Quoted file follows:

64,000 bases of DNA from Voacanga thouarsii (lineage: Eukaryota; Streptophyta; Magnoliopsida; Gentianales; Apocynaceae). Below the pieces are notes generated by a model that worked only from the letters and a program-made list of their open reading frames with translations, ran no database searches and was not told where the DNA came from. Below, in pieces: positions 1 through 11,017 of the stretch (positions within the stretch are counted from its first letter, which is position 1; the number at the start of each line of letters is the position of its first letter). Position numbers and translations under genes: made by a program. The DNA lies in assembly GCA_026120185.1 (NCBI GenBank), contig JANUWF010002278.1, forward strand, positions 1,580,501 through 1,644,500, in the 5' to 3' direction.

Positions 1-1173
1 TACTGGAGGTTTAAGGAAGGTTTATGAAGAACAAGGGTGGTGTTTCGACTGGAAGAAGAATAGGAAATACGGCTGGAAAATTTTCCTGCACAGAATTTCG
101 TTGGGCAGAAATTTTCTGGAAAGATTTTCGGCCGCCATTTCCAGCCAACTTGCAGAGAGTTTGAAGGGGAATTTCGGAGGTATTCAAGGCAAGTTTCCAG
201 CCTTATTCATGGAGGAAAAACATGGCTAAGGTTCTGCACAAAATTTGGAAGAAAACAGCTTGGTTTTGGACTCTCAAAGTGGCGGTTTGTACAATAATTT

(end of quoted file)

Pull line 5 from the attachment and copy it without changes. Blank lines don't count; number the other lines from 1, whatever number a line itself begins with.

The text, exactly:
201 CCTTATTCATGGAGGAAAAACATGGCTAAGGTTCTGCACAAAATTTGGAAGAAAACAGCTTGGTTTTGGACTCTCAAAGTGGCGGTTTGTACAATAATTT